When slick wheeler-dealer Sam (Chris Pine) is tasked by his late music producer father with delivering $150,000 to a person he’s never even heard of, it touches off a series of events that will forever change the way he sees the life he thought he knew.
While there may be nothing truly new under the sun in People Like Us, it nevertheless entertains thanks to strong central performances from Pine and Elizabeth Banks as siblings unaware of the other’s existence, and equally solid supporting turns by Michelle Pfeiffer in a barely there mom role that she manages to milk for all it’s worth; and Michael Hall D’Addario (channeling Shia LaBeouf), as Banks’ troubled son in desperate need of a father figure.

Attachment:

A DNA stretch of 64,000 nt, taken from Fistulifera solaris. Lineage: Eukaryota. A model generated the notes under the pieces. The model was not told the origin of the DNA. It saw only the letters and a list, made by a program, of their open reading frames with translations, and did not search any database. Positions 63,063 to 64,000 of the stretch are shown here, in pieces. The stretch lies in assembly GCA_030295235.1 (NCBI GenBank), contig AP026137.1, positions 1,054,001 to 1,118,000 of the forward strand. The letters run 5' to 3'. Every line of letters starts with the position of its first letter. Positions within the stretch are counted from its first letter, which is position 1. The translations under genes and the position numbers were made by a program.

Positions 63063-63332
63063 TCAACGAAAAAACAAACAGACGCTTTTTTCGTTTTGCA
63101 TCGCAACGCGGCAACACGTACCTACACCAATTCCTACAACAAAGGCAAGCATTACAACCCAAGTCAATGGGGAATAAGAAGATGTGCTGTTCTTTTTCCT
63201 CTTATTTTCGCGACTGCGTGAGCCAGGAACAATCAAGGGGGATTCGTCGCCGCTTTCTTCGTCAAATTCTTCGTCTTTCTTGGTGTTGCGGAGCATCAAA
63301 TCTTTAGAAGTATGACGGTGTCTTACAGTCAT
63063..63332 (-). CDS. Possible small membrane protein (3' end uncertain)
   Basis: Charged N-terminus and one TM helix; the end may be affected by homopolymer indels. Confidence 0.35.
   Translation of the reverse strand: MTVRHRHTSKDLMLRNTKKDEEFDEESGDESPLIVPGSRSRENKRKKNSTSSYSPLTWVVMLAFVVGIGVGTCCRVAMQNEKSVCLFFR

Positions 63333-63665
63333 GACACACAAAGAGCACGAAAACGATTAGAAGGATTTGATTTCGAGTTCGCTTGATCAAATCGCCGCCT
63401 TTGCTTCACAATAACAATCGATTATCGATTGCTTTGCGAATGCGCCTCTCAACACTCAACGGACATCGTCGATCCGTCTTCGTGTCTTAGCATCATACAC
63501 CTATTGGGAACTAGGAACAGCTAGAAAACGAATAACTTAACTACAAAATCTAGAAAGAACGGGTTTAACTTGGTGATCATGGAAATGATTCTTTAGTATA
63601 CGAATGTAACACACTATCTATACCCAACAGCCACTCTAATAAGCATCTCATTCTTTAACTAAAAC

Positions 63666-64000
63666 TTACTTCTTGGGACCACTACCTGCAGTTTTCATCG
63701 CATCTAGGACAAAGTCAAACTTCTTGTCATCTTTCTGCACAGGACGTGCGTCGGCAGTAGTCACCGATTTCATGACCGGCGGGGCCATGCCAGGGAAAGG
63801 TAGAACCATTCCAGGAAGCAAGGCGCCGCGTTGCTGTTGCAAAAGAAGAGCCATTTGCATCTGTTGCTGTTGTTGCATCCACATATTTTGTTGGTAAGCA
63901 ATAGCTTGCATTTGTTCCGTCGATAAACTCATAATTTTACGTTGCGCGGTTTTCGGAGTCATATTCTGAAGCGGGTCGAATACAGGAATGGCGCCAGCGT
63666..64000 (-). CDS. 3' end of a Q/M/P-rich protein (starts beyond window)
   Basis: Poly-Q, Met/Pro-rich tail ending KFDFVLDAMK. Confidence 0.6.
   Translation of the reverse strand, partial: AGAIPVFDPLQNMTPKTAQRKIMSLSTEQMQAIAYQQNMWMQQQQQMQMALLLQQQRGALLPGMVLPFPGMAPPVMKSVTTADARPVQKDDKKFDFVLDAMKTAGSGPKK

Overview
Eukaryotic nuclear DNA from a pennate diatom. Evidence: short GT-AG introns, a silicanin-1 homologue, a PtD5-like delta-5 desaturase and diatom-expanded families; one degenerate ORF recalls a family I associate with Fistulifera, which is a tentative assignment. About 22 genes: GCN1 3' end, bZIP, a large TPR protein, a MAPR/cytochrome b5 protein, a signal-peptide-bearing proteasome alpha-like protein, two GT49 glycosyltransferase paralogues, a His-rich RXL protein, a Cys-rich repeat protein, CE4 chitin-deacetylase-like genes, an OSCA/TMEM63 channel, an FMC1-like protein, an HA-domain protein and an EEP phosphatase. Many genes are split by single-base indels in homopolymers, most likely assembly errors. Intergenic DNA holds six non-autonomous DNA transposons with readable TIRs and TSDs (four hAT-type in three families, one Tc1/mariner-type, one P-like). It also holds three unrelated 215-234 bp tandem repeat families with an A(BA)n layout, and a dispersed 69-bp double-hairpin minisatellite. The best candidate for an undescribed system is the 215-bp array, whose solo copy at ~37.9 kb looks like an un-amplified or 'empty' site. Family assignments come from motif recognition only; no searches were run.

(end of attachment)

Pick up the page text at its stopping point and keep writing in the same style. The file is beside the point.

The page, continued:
For his first feature, director/co-writer Alex Kurtzman does a commendable job of letting his actors draw your attention away from the soapy buildup that coats the film (specifically a pending inquiry that is forcing Sam back to New York and an untreated parental illness) and brings the proceedings full-circle in the wholly satisfying closing moments that will make you forget any of the movie’s shortcomings.
Unless you’re a heartless bastard. Or were weirded out by the incest vibe that unfortunately came courtesy of the chemistry between the two charismatic leads.